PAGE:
Notebook: Alex Smith’s rushing game drops off

KANSAS CITY, Mo. — Quarterback Alex Smith built his brand as an athletic quarterback with wheels, scrambling out of the pocket away from pressure for big gains or using the run-option to keep defenses honest, but this season he has just 15 yards rushing through five games.

Dec. 13, 2015; Kansas City, MO; Chiefs quarterback Alex Smith (11) rushes for yards against the San Diego Chargers at Arrowhead Stadium. (Emily DeShazer/The Topeka Capital-Journal)
Dec. 13, 2015; Kansas City, MO; Chiefs quarterback Alex Smith (11) rushes for yards against the San Diego Chargers at Arrowhead Stadium. (Emily DeShazer/The Topeka Capital-Journal)

It’s a mystery even to Smith himself.

“I don’t know, it’s tough,” Smith said. “We joke about it in the QB room. I don’t know what’s going on there.”

Smith has 1,959 rushing yards in his career, including 1,198 yards in 51 games with the Chiefs. Last year he rushed 84 times for a career-high 498 yards.

This season, Smith has just 13 rushes for 15 yards. That includes the 15 yards he gained in the season opener against San Diego; since then he has nine rushes for zero yards.

Coach Andy Reid said the Chiefs haven’t altered their game plan to limit the quarterback’s contact.

“We’ve never told him to run, and we’ve never told him not to run,” Reid said. “It’s just how the defenses have presented themselves this year.”

Smith said situations and circumstances have reduced some of his opportunities. He said his offensive line created a clean pocket on Sunday, eliminating the need for him to scramble.

“I don’t think our style of play has changed,” Smith said. “I don’t think mine has. Certainly those opportunities haven’t been there, in the scrambling areas especially.”

Smith believes quarterback runs can come in bunches, and he will be taking off sometime soon — he just doesn’t know when.

“There will be a game here where you’ll get some opportunities, and I think it’s important to be able to take advantage of,” Smith explained. “I still feel like it’s a big tool of mine.”


New Orleans Saints coach Sean Payton has crossed paths with Reid on many occasions, and holds the Chiefs head coach in high regard.

“I think I have a great relationship with Andy,” Payton said. “I have a ton of respect for him.”

The two first met in Philadelphia, where Payton served as quarterbacks coach under Ray Rhodes, whom Reid replaced in 1999. Payton went on to serve as quarterbacks coach and offensive coordinator for the New York Giants and assistant head coach for the Dallas Cowboys, competing for the NFC East title each year against Reid.

“We watch his film all the time,” Payton said. “There’s a handful of tapes that we’re always going to watch offensively, and his would be one of them.”

When Payton started off 0-3 after the bye week in his first three seasons in New Orleans, he called Reid for advice. Reid’s Eagles teams won 13 straight games after a bye week.

“He’s the type of guy you can just pick the phone up,” Payton said.

Payton said Reid told him to use the time to give his staff and players the opportunity to rest and recuperate.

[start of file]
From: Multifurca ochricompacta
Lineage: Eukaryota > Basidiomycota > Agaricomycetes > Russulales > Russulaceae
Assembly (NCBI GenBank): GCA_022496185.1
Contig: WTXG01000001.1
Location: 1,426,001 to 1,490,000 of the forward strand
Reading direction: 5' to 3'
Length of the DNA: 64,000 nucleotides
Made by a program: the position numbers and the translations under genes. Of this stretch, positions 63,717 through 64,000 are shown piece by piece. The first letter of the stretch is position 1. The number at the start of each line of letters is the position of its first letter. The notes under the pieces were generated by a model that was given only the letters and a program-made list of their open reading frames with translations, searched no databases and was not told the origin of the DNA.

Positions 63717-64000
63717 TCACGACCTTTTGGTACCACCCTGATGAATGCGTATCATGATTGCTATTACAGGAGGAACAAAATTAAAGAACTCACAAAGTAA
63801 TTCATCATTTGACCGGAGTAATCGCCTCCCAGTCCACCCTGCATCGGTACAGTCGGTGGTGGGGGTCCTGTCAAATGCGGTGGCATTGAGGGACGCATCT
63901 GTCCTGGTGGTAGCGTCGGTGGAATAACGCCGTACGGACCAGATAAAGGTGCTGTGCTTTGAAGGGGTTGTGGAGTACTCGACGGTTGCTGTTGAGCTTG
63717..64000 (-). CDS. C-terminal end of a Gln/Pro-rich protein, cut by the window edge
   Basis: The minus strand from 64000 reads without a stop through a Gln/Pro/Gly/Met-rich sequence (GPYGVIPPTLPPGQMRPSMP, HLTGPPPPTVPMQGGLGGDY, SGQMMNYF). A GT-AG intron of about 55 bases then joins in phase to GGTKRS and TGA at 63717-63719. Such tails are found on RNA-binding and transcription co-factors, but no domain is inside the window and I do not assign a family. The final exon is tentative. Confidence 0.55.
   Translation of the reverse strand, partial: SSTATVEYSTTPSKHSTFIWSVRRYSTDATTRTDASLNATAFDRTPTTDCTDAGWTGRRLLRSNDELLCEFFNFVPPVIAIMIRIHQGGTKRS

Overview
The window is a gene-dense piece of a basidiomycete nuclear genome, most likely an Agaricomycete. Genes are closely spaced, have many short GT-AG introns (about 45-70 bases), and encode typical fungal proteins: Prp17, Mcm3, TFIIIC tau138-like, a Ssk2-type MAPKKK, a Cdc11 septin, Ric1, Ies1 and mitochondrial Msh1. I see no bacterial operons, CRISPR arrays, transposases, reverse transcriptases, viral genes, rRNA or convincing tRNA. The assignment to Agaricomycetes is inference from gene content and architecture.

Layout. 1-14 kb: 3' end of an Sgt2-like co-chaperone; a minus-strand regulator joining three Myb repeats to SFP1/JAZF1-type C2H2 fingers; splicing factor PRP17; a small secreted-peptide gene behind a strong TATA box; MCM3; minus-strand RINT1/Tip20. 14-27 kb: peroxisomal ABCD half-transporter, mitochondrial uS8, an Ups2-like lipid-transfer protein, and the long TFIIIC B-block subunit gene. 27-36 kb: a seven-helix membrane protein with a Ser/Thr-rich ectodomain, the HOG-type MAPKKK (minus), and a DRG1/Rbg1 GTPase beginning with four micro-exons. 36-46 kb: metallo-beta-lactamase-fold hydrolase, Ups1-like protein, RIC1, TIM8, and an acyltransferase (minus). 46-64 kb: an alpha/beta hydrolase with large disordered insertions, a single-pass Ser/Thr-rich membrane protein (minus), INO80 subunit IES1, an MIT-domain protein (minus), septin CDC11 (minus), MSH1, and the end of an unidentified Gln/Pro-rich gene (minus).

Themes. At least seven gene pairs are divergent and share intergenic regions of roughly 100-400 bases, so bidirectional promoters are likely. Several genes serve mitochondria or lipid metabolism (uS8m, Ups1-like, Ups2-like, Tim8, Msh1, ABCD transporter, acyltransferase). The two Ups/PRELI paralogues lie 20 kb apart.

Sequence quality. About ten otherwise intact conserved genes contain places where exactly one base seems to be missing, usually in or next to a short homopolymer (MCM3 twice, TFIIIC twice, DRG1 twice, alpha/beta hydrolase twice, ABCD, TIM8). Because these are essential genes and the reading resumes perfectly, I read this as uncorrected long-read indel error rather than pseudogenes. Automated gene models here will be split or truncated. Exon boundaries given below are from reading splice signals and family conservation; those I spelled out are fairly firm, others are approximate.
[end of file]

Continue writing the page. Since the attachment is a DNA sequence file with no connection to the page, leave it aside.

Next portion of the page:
Since then, Payton’s teams have gone 6-2 following the bye week, including a 41-38 win over Carolina Sunday.

“I’ve never worked with Andy, but he’s always been great to me,” Payton said. “Periodically we’ll have a conversation or a text, and I’m just a huge fan.”


The Chiefs sent running back Knile Davis to the Green Bay Packers on Tuesday in exchange for conditional seventh-round draft pick in 2018. Reid said the decision to part ways with Davis proved difficult.

“Knile is one of my favorite guys,” Reid said. “I’ve appreciated everything that he did here. Came to work every day, busted his tail. I know he’s going to help Green Bay.”

Davis found himself fading on the team’s depth chart at running back behind Jamaal Charles, Spencer Ware and Charcandrick West. Rookie Tyreek Hill also emerged to eclipse Davis as the primary kick returner. The team listed Davis as inactive for Sunday’s game at Oakland.

Reid said the Chiefs’ offensive scheme evolved away from what Davis does best as a downhill runner.

“Some of the stuff we’re doing, probably isn’t some of his best stuff,” Reid said.

Injuries left the Packers scrambling at running back, which gives Davis an opportunity to play more frequently in the prime of his career, Reid said.

“(General manger John) Dorsey and I, both, thought that was important – give him an opportunity there to go play,” Reid said. “He was kind of stuck in the depth chart, here a little bit.”


The Chiefs signed linebacker Deion Barnes to their practice squad. The 6-4, 255-pound Barnes spent last year as an undrafted college free agent with the New York Jets.

Barnes started 31 games in three seasons at Penn State, recording 14 sacks and 26.5 tackles for loss with five forced fumbles. He declared for the NFL draft as a redshirt junior but was not selected in the 2015 draft.

The linebacker spent the 2015 season the Jets practice squad. He remained with the Jets through much of training camp and preseason before the team released him in late August.

The addition of Barnes leaves two open slots on the practice squad after the Chiefs promoted linebacker Ramik Wilson, cornerback Terrance Mitchell and defensive lineman Rakeem Nunez-Roches on Tuesday.